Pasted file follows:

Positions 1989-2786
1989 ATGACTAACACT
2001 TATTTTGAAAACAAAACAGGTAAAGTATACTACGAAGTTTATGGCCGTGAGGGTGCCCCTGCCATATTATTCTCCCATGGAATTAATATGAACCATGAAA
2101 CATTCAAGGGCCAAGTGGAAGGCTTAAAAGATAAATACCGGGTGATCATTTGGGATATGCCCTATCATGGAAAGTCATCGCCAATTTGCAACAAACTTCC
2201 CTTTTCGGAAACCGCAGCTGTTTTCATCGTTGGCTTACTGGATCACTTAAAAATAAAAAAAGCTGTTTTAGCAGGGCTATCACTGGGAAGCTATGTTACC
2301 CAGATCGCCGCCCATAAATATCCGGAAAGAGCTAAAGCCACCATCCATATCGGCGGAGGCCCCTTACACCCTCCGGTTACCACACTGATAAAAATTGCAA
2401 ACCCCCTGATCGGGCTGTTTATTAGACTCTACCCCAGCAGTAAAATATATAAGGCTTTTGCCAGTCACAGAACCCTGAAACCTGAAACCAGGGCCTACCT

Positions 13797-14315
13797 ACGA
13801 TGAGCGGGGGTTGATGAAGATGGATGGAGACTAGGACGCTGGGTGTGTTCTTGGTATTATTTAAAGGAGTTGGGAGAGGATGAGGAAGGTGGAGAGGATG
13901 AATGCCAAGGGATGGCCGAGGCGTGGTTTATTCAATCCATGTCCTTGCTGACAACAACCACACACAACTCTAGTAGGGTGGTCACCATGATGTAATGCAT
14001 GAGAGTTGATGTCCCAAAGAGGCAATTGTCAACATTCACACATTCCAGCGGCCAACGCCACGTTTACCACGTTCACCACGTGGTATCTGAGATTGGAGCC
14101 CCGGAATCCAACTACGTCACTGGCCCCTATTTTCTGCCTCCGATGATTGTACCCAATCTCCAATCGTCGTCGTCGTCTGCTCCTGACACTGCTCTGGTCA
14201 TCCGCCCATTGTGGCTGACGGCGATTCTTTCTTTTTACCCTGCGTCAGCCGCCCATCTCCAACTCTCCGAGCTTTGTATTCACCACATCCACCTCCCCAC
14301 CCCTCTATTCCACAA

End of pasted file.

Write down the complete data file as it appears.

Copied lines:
Positions 1989-2786
1989 ATGACTAACACT
2001 TATTTTGAAAACAAAACAGGTAAAGTATACTACGAAGTTTATGGCCGTGAGGGTGCCCCTGCCATATTATTCTCCCATGGAATTAATATGAACCATGAAA
2101 CATTCAAGGGCCAAGTGGAAGGCTTAAAAGATAAATACCGGGTGATCATTTGGGATATGCCCTATCATGGAAAGTCATCGCCAATTTGCAACAAACTTCC
2201 CTTTTCGGAAACCGCAGCTGTTTTCATCGTTGGCTTACTGGATCACTTAAAAATAAAAAAAGCTGTTTTAGCAGGGCTATCACTGGGAAGCTATGTTACC
2301 CAGATCGCCGCCCATAAATATCCGGAAAGAGCTAAAGCCACCATCCATATCGGCGGAGGCCCCTTACACCCTCCGGTTACCACACTGATAAAAATTGCAA
2401 ACCCCCTGATCGGGCTGTTTATTAGACTCTACCCCAGCAGTAAAATATATAAGGCTTTTGCCAGTCACAGAACCCTGAAACCTGAAACCAGGGCCTACCT

Positions 13797-14315
13797 ACGA
13801 TGAGCGGGGGTTGATGAAGATGGATGGAGACTAGGACGCTGGGTGTGTTCTTGGTATTATTTAAAGGAGTTGGGAGAGGATGAGGAAGGTGGAGAGGATG
13901 AATGCCAAGGGATGGCCGAGGCGTGGTTTATTCAATCCATGTCCTTGCTGACAACAACCACACACAACTCTAGTAGGGTGGTCACCATGATGTAATGCAT
14001 GAGAGTTGATGTCCCAAAGAGGCAATTGTCAACATTCACACATTCCAGCGGCCAACGCCACGTTTACCACGTTCACCACGTGGTATCTGAGATTGGAGCC
14101 CCGGAATCCAACTACGTCACTGGCCCCTATTTTCTGCCTCCGATGATTGTACCCAATCTCCAATCGTCGTCGTCGTCTGCTCCTGACACTGCTCTGGTCA
14201 TCCGCCCATTGTGGCTGACGGCGATTCTTTCTTTTTACCCTGCGTCAGCCGCCCATCTCCAACTCTCCGAGCTTTGTATTCACCACATCCACCTCCCCAC
14301 CCCTCTATTCCACAA